UK Secretary of State for Technology, Michelle Donelan MP, told the BBC on Thursday that she was still supported part of the Online Safety Bill that would require social media apps to access private messaging features. The state goal of these provision is to protect children and vulnerable people from harmful online content.
The legislation would target private messaging companies which use end-to-end encryption, such as WhatsApp and iMessage, to scan their users’ content for child abuse material. Users would need to install a client-side scanning software to read their messages before they are encrypted. Donelan said that apps can use encryption and still access users messages. She assured users that companies accessing private messages will only happen as a last resort if child exploitation/abuse content is suspected to be on a device. Donelan has previously discussed whether the bill goes far enough in protecting children from seeing and accessing child abuse content. She mentioned that the bill does not impact press freedom or cause individuals to have to “censor their online speech”.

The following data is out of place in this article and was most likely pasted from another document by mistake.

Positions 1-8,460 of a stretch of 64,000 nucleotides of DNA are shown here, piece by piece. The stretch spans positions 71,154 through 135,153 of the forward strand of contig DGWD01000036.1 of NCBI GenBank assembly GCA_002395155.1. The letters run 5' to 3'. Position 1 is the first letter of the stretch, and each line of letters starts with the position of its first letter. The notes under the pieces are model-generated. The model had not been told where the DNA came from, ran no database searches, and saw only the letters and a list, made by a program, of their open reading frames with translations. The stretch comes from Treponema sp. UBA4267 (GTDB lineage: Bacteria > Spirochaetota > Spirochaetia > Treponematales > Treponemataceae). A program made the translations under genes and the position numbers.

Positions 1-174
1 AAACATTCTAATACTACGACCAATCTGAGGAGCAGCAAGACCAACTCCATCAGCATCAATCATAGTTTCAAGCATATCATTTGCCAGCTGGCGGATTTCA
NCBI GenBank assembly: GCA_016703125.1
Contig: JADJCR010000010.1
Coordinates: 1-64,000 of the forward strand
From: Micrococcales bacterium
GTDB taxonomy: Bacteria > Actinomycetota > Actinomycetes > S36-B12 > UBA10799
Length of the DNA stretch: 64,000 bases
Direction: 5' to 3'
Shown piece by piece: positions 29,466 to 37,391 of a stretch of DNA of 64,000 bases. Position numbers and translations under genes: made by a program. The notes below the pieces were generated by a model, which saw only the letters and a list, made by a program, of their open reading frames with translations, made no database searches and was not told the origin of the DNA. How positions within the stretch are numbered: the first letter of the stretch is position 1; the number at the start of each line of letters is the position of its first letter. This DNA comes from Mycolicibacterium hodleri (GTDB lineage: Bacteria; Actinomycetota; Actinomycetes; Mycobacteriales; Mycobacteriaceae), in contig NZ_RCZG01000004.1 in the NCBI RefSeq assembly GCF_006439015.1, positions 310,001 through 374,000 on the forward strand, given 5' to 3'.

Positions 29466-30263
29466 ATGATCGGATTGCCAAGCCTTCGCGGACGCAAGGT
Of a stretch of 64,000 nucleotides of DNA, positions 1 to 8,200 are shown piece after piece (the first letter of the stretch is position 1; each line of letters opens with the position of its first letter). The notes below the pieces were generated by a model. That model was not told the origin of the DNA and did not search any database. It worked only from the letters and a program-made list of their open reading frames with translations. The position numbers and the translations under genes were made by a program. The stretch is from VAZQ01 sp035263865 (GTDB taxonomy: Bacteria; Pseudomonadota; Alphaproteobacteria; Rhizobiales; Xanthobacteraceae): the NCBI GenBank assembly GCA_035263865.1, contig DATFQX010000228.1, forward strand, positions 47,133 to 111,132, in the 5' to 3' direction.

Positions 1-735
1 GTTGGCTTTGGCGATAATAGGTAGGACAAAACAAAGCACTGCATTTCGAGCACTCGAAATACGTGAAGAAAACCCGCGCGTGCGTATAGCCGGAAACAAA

This bill has been very controversial. Over 80 organizations and tech experts expressed their concern with the bill, with companies demanding it be amended and threatening to withdraw operation in the UK. Apple and Facebook tested the client-side scanning technology, but said it led to serious privacy concerns and ended the trials early. Matthew Lesh from the Institute of Economic Affairs also criticized the plans, stating that it is contradictory to protect user privacy while “spying” on their messages. However, child safety charity NSPCC is in support of the bill and is confident that it will tackle the growing issue of online child abuse.
The legislation is in its final stages before it it fully implemented. It is expected to be debated in the House of Commons in September.